In Houston, a city choked by oil refineries and regulatory capture, people are fighting back against one of the largest contributors to the climate crisis. Regulatory capture is when a regulatory agency, founded to advance the public interest, instead promotes the commercial or political aims of the industry it is supposed to regulate.
This struggle has many obstacles. Oil corporations have stacked the bureaucratic deck in regulatory bodies like the Texas Commission on Environmental Quality. When companies violate laws, putting the public in harm’s way, the worst they face is a fine from the TCEQ — and that happens less than 10 percent of the time.
Not only are multibillion-dollar oil companies causing serious health issues and even premature death for people living near their plants, they now contribute to the substantial increase in the number and strength of hurricanes that have destroyed cities and displaced many.
Houston is particularly positioned in this struggle. The largest city in the U.S. by area, around 640 square miles; it is the fourth largest U.S. city by population. Houston is connected by massive and ever-expanding highway systems due to a rapidly increasing driving population in a city with meager public transportation.
Houston’s latest highway expansion will increase the number of already hundreds of thousands of cars on the road, causing more air pollution. Pollution has been shown to affect primarily working-class communities of color, while highways have destroyed homes and schools and displaced people in historic Black freedmen’s towns like Independence Heights.
Pollutants flood oppressed communities
The Houston Chronicle reported Oct. 24 that pollution after Tropical Depression Imelda, which brought 40 inches of rain in 72 hours, was particularly gnarly, although after any flood the petrochemical plants pollute with little to no consequence. “Initially, about a dozen facilities reported unauthorized releases from Sept. 18 through 21, triggered by electrical outages, the failure of floating roof tanks and equipment malfunctions caused by flooding from the storm. … Together, these companies concentrated in Harris, Jefferson and Brazoria counties reported releasing toxins, including cancer-causing 1,3 Butadiene, benzene and ethylene oxide.”
These chemicals are not safe for humans at any levels, but the companies have yet to provide any response to the people affected by them.
Oil executives and shareholders reside in Houston’s west and north sides. Most of the refineries are in the east end of Harris County, near the Houston Ship Channel. According to the Texas Environmental Justice Advocacy Services, the community directly in harm’s way includes “a dense and significant population of people of color, particularly Latinx, and low-income residents, as well as large numbers of community members who face increased vulnerability to health effects from air pollution due to their young or old age.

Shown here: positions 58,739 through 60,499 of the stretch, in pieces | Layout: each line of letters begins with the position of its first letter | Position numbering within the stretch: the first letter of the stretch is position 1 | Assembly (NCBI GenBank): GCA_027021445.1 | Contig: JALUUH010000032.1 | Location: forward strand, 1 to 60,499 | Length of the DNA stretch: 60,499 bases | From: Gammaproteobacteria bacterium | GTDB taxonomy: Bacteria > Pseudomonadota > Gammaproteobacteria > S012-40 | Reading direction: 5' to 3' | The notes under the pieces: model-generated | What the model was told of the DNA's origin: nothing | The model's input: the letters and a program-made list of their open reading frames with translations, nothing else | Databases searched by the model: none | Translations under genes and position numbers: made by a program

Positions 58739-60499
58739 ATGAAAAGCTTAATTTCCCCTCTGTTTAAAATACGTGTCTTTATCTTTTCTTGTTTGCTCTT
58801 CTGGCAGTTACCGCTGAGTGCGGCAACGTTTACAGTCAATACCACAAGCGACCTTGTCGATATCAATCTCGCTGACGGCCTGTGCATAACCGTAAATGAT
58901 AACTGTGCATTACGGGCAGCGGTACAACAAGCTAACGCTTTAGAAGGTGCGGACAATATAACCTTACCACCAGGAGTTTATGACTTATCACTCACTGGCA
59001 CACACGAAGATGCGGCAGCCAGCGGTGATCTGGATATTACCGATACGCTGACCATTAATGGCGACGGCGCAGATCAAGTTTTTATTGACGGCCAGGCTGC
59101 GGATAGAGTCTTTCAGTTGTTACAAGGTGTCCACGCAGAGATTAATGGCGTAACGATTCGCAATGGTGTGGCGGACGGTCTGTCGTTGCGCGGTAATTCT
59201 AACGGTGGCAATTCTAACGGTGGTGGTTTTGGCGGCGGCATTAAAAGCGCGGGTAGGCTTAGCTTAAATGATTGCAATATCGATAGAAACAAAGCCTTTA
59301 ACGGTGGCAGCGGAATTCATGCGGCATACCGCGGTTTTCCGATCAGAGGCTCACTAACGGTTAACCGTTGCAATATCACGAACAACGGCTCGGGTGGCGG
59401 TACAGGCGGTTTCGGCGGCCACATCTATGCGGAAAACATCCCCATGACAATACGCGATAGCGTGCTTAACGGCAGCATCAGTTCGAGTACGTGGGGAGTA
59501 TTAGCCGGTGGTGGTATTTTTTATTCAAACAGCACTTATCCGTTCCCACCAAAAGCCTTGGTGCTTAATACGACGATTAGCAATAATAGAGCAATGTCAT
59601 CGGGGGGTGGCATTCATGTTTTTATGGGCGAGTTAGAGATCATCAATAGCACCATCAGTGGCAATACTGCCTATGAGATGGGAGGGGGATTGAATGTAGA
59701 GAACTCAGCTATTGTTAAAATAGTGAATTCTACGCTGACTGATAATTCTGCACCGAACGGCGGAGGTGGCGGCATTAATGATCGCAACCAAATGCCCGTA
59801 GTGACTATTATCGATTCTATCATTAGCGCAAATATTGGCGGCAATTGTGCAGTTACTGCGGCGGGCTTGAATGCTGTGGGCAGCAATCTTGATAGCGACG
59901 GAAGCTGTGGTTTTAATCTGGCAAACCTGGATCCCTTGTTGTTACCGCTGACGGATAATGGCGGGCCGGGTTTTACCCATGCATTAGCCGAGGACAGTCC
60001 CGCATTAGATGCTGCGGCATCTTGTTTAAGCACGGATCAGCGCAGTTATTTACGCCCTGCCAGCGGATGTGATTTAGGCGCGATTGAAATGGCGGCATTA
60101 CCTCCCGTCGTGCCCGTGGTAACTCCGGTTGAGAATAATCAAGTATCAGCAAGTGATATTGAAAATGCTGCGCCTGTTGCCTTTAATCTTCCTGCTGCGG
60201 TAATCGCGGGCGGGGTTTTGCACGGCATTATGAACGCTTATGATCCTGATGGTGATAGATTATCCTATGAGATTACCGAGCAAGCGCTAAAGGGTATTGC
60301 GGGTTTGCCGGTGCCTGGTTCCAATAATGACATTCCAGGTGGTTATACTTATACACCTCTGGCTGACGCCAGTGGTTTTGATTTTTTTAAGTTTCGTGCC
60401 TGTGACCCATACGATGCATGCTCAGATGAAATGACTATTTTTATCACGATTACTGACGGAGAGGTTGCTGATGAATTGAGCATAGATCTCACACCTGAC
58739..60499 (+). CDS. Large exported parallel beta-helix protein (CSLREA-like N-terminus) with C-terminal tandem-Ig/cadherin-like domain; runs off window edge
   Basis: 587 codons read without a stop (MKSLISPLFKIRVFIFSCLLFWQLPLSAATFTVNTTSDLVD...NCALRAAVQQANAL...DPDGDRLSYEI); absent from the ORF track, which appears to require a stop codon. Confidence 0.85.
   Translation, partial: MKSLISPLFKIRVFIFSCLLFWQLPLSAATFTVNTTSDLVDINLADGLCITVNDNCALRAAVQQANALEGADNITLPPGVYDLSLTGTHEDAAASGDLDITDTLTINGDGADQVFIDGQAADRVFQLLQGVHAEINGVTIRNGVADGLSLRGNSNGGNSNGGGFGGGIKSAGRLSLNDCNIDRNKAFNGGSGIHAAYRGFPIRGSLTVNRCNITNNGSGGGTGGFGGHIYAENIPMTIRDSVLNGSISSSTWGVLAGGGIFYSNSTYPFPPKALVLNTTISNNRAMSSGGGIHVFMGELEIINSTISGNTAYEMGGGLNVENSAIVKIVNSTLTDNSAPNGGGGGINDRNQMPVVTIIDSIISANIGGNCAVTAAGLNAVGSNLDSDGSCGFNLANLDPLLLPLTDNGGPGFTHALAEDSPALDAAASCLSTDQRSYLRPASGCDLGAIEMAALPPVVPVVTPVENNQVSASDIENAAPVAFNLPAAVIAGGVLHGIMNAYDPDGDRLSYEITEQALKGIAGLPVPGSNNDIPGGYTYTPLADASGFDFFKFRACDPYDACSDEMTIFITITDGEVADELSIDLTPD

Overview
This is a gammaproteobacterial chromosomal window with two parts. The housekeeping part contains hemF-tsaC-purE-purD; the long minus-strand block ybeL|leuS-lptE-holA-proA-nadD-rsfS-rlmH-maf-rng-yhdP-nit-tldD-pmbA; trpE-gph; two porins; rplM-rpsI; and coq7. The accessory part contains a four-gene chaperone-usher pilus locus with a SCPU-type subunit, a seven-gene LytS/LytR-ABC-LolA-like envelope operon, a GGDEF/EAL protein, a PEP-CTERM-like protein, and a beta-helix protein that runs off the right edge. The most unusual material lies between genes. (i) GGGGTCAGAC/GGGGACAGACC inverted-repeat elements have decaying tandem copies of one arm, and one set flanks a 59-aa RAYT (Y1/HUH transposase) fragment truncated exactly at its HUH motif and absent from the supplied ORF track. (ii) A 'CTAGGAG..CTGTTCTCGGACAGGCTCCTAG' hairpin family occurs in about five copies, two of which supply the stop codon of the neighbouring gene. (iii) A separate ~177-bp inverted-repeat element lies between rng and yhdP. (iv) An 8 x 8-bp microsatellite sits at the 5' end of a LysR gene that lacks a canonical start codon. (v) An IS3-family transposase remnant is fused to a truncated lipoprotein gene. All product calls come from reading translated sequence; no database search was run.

Community confronts Valero
On Oct. 8, the TCEQ held a public hearing about Valero’s operating permit renewal number 1381, which would allow the continued release of highly toxic hydrogen cyanide at Valero Refining-Texas, L.P. in Houston’s Manchester community. The hearing was at the community center across the street from the plant.
One of the first to speak during the question and answer session, Manchester resident Armando Hernandez asked the panel of Valero and TCEQ representatives why his brother, father and friends have all gotten sick and died. He stated that Manchester residents were people, “not laboratory rats.” The panel and room were silent after his plea for help.
A teacher at nearby Furr High School, Sandra Palacios, brought dozens of her students and all their research with them to confront the panel and hold them accountable. Palacios pointed out that the permit application was incomplete — and that high school researchers are held to a higher standard than Valero. She also mentioned that the bilingual outreach for the public hearing consisted of a tiny ad in the local Spanish newspaper with an incorrect date.
Palacios’ students followed their teacher’s lead, catching Valero representatives in at least one lie over a mistake in their paper: Valero’s lead community relations specialist Michael Walter and Valero attorney Arnoldo Medina contradicted one another. A senior student, identified as Ms. Cabrera, called out Valero for not using its $93.9 billion in annual profits to have accurate frontline detectors and better means of rapidly communicating with the majority Latinx community in case of emission events.
Cabrera listed the harmful and fatal effects of multiple chemicals Valero’s plant releases regularly and warned that this was just the beginning of her and her community’s fight against both Valero and the TCEQ. She saw clearly that this struggle is not a contained one, as “air spreads out” and affects everyone — although locals feel it most acutely.
Not only do oil corporations like Valero, Exxon, Shell and many others owe reparations to the Houston residents they are poisoning and lying to, they owe reparations to climate refugees displaced by a climate crisis that is only heating up. These egregious crimes against humanity are steeped in oil and blood.
Also heating up is the anger of oppressed peoples, who know what they are facing is unjust and fatal. But the struggle to do more than survive is a powerful one, generating the need for a new future free from fossil fuel production.